Your first step in owning pet geese is choosing the right breed. There are a number of breeds to choose from, many of them making great pets. Dr. Sharman Hoppes, clinical associate professor for the Texas A&M College of Veterinary Medicine & Biomedical Sciences, recommends breeds like the Toulouse, the American Buff and the Pilgrim, as these breeds are considered to be good pets by her clients.
    Geese are also flock animals, so consider getting 2-3 geese to help create a more natural environment. Females are less likely to fight with one another, so they may make a better option as pets.

  • To live in northern New Mexico is to be surrounded by rugged beauty. But what happens if a medical emergency happens out in the wilderness? Luckily Classic Air Medical, a helicopter medical transport service, is ready to help.
    Meet pilot Geoff Rodgers and the medical team at 7 p.m. Tuesday, to discuss the work of this helicopter rescue company and how they work with the local community.
    Rodgers is a former Los Alamos county councilor and current pilot for Classic Air Medical. He served as a pilot for both the U.S. Army and the U.S. Army Reserves, and also has experience flying for EMS, firefighting and powerline construction operations.
    Classic Air Medical began as Classic Tour Helicopters, a helicopter tour service operating around Bryce Canyon. Over the years, the increased need in emergency transportation and search and rescue operations led Classic Air Medical to change its focus from tourism to its current mission of emergency air transportation services. It serves not only New Mexico, but also Wyoming, Oregon, Colorado and Arizona.
    The talk will be at the Los Alamos Nature Center, 2600 Canyon Road. It is free to attend, and no registration is required. For more information about this and other PEEC programs, visit peecnature.org, email programs@peecnature.org, or call 662-0460.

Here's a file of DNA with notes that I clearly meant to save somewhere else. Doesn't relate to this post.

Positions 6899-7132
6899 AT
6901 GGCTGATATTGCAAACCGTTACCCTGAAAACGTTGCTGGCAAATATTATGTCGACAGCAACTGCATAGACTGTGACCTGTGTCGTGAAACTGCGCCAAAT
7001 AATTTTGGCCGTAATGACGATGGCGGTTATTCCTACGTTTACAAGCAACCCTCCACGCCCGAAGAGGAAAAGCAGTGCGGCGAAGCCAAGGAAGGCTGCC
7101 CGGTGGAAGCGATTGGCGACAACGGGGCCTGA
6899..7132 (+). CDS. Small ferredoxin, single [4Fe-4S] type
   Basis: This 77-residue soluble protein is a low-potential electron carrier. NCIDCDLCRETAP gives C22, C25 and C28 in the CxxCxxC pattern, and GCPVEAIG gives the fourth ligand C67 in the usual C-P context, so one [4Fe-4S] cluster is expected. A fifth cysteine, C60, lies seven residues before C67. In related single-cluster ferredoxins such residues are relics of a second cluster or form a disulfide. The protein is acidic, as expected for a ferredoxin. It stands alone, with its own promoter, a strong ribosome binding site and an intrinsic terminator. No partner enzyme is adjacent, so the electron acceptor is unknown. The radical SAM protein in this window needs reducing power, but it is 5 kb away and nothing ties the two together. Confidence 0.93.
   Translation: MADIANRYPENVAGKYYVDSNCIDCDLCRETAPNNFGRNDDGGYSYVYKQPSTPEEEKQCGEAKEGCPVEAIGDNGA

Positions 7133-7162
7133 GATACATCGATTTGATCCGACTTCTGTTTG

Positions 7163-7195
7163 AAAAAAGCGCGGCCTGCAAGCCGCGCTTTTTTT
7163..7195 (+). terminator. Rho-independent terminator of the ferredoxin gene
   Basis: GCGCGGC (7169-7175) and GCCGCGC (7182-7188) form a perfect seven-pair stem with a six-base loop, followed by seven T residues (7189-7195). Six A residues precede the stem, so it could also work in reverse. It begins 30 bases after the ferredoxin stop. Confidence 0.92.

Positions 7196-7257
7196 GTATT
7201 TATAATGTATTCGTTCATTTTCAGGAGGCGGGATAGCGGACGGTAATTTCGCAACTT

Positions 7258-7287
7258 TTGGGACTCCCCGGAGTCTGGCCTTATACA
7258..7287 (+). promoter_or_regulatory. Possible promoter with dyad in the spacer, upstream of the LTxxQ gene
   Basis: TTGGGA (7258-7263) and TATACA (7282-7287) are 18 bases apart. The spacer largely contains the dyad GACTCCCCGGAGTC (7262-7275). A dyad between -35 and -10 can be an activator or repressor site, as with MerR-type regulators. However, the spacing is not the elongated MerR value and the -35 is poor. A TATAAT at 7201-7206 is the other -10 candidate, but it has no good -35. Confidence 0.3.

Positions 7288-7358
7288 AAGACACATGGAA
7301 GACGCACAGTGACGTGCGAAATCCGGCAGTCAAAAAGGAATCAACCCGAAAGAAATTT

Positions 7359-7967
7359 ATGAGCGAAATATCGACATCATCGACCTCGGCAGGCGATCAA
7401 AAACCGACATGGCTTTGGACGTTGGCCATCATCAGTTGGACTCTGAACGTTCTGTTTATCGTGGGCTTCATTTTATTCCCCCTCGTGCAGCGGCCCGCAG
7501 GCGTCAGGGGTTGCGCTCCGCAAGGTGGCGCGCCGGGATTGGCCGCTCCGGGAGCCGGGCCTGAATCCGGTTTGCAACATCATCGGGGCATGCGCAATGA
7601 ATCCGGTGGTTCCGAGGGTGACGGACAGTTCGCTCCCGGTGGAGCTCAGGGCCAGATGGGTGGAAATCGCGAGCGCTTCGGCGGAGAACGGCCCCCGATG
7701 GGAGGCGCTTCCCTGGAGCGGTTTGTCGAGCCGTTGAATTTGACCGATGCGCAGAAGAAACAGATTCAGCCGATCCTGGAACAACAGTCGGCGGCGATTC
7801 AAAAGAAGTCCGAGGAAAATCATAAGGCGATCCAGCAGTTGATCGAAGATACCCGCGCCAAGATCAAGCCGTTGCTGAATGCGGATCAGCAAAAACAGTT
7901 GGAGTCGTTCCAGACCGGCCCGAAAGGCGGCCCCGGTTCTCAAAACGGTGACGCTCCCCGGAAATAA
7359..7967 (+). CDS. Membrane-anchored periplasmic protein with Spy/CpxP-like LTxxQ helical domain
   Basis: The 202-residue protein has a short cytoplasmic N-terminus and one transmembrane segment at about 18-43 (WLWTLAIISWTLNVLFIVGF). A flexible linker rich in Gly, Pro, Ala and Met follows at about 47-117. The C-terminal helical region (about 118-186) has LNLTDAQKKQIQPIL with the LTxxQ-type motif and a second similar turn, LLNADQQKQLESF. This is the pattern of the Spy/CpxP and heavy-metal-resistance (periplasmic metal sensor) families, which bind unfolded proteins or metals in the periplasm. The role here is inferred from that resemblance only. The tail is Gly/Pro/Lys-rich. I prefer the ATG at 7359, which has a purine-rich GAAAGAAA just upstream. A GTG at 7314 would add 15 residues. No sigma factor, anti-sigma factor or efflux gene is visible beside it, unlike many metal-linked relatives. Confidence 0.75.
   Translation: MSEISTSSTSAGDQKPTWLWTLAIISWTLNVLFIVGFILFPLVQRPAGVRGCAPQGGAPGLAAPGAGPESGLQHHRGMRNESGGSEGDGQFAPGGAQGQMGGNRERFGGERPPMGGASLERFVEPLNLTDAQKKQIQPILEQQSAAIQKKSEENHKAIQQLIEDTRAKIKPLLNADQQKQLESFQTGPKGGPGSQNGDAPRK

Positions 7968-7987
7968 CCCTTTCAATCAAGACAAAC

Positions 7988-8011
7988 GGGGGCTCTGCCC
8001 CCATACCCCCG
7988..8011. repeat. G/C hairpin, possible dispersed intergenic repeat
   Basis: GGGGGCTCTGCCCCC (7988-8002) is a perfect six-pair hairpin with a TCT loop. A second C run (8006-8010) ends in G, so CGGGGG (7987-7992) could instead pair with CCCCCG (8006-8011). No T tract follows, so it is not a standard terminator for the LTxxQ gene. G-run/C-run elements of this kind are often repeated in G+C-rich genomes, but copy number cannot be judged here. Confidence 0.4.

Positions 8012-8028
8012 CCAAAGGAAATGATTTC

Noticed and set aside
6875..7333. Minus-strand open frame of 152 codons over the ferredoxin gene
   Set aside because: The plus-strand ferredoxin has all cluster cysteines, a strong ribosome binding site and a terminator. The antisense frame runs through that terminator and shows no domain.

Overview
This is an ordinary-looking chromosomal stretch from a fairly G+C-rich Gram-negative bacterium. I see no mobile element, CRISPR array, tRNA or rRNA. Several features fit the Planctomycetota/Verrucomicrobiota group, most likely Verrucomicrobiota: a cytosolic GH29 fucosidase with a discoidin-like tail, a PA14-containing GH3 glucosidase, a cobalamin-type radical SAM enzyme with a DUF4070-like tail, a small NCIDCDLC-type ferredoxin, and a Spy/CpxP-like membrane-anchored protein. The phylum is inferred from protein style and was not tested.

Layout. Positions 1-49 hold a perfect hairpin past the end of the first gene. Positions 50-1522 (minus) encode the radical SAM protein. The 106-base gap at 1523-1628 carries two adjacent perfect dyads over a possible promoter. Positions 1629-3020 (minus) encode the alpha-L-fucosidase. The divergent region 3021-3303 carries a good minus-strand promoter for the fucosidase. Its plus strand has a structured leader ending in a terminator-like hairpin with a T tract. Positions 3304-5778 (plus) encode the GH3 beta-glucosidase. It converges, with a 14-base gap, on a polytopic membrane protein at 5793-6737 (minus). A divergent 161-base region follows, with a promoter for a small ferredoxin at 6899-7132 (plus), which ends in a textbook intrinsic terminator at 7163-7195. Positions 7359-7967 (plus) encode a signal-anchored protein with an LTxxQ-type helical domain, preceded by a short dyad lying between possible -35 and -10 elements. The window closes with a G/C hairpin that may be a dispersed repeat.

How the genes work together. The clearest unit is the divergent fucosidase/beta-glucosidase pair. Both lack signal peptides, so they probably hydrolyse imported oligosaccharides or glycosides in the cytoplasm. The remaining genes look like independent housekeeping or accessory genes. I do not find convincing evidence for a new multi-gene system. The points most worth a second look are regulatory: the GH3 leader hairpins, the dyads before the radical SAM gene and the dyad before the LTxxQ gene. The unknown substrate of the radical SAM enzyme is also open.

• The Los Alamos Co-op Market is holding a Harvest Festival Saturday to celebrate local food, including Colorado peaches and organic green chile from Seco Spice.
    Triny Vigil, the interim general manager will grill green chile cheeseburgers using local beef from Sweet Grass Co-op in Colorado. They will also offer veggie green chile cheeseburgers.
    Most activities will be from 11 a.m.-2 p.m. including chair massages by Trish Walk-Hopkins, from Mariposa Body, and the children’s bouncy house, donated by Little Forest Playschool.
    Dr. Wendy Van Dilla, of naturopathic physician and owner of Holistic Health Care will offer demonstrations of low-level laser therapy from
    9 a.m.- 2 p.m.
    In addition to food and relaxation, Tim Martinez, a local farmer from Velarde, will share his knowledge of farming in the Rio Grande Basin.
    For more information about the co-op’s Harvest Festival, visit the co-op’s website losalamos.coop.
    The Los Alamos Co-op Market provides the community with access to a wide variety of local, natural, and organic foods and can be found at 95 Entrada Dr.
    Check the website losalamos.coop, or call the co-op at 695-1579 for more information.

  • Life-sized mannequins, piles of medical equipment and extensive checklists filled the testing room during the last day of University of New Mexico-Los Alamos EMT-Basic class recently as students endeavored to diagnose and treat their “patients.” They were taking practical and written tests to finish the 10-credit core course that enables them to sit for the National Registry Exam to be certified Emergency Medical Technicians or EMTs.
    The EMT certification is a stepping-stone to become a paramedic or other medical professional, and EMTs can work in pre-hospital environments, such as patient transport, fire departments and police departments. EMT-Basic is a core class of UNM-LA’s Associate of Science degree, and also serves students pursuing bachelors and medical degrees, or individuals who need emergency responder skills.